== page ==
The ledge 4 extends between the two extensions 7 and 8 of the housing side walls whereon the receptacle cover 11 is supported. As shown, the housing side wall extensions 7 and 8 carry a pair of pivot pins 9 and 10 which receive the bearing bores 12 of the cover for pivotal support of the cover on the housing. A cap 16 has a top portion 17 positioned over the top surface of the cover and a downwardly depending skirt 18 surrounding and snugly engaging the walls of the pivotal cover 11 at the forward portion and at the sides thereof, while extending over, so as to cover, the opening 11a at the rear of the pivotal cover 11. The cap member is preferably of PVC of the type which is elastically deformable to an extent such that the skirt may be stretched peripherally and will return to its original condition when the force causing the stretching is released. In this way, the elastically deformable skirt 18 of cap 16 operates as a spring for biasing the pivotal cover 11 into the closed position shown in FIG. 1, i.e., counterclockwise.
As appears from the drawing, the receptacle housing 1, with its side wall extensions 7, 8, is integral with ledge 4. This integral unit may be injection molded from a rigid thermoplastic resin such as a rigid polystyrene or like plastic.
In the preferred embodiment the cover is formed with a pair of nipples 13, 14 at its top surface for receiving thereon and retaining the cap member 16. Cap 16 is preferably of a bulbous shape in the form of a head having a face. The head has a cavity formed at the base thereof by said depending skirt 18 and opening downwardly so as to snugly fit entirely around the cover 11 when the nipples are received in a pair of corresponding cavities formed in the lower surface of the cap. The rear wall portion 18a of the skirt overlies and thus closes the opening 11a at the rear of the cover memember 11.
The top portion of the cap member is preferably hollow and the walls of the downwardly depending skirt 18 of the cap member are dimensioned sufficiently thin so as to act similarly to a rubber band fitting snugly around the periphery of the pivotal cover. The walls of the downwardly depending skirt are stretchable peripherally and since the first, or front, portion 18b snugly fits against the front wall of the cover and the rear portion 18a covers the rear opening of the cover and thus engages the rear surface of the upper rear portion of the housing (preferably including the rear surfaces of the opposed wall extensions of the housing). As shown in FIG. 3 the side portions 18c and 18d of the skirt intermediate the front and rear portions 18a and 18b are elastically deformed, i.e., stretched, during pivoting of the cover toward its open position. The elastically deformable skirt therefor constitutes a spring which when deformed, in response to opening of the cover, biases the latter into the closed position thereof. Consequently, when the user, after pivoting the cover into open position, releases the force on the cover, the skirt constituting the spring urges the cover back into its fully closed position. At the rear opening of the cover member a finger portion 15 extends downwardly from the top of the cover such that when the cover is pivoted toward its open position, the finger 15 moves into the space between the side wall extensions for dispensing the uppermost tablet. The second, or rear, portion of the skirt fits snugly around the rear of said finger but is prevented by the rear surface of the housing from following the finger into the space between the wall extensions during operating of the cover. While it is preferred that the lowermost rear edge 18" of the skirt 18 is able to slide smoothly down along the top rear surface of the housing 1 during opening of the pivotal cover (FIG. 3) it is also possible to provide a shoulder (not shown) on the housing for engaging such rear edge 18" of the skirt. According to the latter construction the rear or second portion of the skirt would tend to curl in response to pivoting the cover towards its open position and this curling of the elastically deformable material would provide additional spring action for biasing the cover back towards its closed position.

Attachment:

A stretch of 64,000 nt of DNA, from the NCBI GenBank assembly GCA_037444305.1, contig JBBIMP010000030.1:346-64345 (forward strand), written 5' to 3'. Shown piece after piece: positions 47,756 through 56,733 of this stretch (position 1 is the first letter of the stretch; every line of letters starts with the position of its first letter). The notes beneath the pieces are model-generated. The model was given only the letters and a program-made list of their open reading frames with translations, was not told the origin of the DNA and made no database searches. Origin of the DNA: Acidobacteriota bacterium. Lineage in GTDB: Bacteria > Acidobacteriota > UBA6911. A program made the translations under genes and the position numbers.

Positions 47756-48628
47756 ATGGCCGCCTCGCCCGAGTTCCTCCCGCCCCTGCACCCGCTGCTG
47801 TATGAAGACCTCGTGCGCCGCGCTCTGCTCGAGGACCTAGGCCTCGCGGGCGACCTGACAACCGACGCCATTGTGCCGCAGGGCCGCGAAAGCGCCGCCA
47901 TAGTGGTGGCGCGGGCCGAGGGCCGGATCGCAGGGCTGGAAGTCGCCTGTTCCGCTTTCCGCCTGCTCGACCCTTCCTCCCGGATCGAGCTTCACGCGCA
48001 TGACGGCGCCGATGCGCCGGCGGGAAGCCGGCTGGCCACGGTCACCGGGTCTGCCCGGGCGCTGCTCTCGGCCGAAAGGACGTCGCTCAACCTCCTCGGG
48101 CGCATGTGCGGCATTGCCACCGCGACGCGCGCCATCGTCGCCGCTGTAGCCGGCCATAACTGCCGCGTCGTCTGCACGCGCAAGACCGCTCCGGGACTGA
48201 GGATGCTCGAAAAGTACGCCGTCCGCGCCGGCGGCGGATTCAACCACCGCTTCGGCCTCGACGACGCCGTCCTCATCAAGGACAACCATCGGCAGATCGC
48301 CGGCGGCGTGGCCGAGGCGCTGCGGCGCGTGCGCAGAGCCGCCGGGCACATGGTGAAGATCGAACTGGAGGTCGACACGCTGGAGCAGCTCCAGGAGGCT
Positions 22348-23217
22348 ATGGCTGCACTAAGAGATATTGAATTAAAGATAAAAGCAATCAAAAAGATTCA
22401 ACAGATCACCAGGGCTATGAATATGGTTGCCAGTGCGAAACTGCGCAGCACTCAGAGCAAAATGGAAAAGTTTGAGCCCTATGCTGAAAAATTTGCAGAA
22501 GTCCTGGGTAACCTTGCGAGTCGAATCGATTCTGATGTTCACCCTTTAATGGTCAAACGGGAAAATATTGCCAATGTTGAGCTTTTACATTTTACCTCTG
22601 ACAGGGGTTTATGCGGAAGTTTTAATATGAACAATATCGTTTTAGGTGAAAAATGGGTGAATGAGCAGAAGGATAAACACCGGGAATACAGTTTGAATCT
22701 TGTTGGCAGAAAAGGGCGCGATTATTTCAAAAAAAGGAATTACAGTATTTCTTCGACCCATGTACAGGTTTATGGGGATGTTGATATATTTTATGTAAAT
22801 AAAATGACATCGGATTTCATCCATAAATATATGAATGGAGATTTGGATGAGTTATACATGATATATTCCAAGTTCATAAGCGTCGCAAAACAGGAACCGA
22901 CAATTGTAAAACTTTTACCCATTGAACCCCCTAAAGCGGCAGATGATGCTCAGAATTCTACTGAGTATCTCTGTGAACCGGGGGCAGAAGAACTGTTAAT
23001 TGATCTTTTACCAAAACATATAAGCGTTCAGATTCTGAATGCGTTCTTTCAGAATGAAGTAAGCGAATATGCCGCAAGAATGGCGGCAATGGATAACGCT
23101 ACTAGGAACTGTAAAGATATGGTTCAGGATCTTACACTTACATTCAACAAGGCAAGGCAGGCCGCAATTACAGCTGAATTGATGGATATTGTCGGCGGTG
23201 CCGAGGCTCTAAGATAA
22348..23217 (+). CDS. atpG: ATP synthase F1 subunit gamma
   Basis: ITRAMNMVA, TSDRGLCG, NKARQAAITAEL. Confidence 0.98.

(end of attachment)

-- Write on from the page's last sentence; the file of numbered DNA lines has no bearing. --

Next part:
As can be seen from FIG. 3, when the cover is pivoted against the spring bias supplied by skirt 18, in a clockwise direction, the interaction between the rear surface of the housing and the rear portion 18a of the skirt, will stretch the skirt. At the same time finger portion 15 of the cover 11 pushes the uppermost tablet 2 forwardly to dispense it from the receptacle. The elasticity of the skirt material is so chosen that the deformation remains within the elastic limits thereof so that the skirt will return to its original shape when the cover is closed again.
The assembly of the housing 1 with the cover 11 is very simple. The side walls of the cover are slightly spread to fit the bearing bores 12 thereof over the pivot pins 9, 10 of the housing side wall extensions 7, 8. The cap is then pressed onto the cover so that the latter is received within the cavity formed by the skirt and the cap is detachably maintained in that position by the nipples being received in the respective corresponding cavities. This is all that is required and no extra spring assembly is involved. This makes the manufacture of the receptacle so inexpensive that it may be offered as a disposable receptacle for dispensing tablets. The elastically deformable skirt will continue to function as a spring without spring failure even when the receptacle is refilled a number of times. According to the preferred embodiment the entire cap is formed of elastically deformable rubbery material.
While it may be most desirable to fabricate the cap portion out of polyvinylchloride, other suitable materials, such as rubber, may be used. Since many polyvinylchloride materials are commercially available in various forms of elasticity the proper material for the dimension in question may be readily selected by those skilled in the art.
As used herein the term "housing" and "housing means" shall be deemed to include not only housings of a variety of shapes and cross-sections but also housings comprised of two or more housing members where one is telescoped within another or otherwise connected to another.
It will be understood, of course, that the embodiment illustrated herein is for illustrative purposes only and that various changes in design, structure and arrangement may be made within the spirit and scope of the appended claims.
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|U.S. Classification||221/24, 221/229|
|International Classification||B65G1/07, B65D83/04|
|Cooperative Classification||B65G1/07, B65D2583/0481, B65D2583/0463, B65D83/0418|
|European Classification||B65G1/07, B65D83/04A1|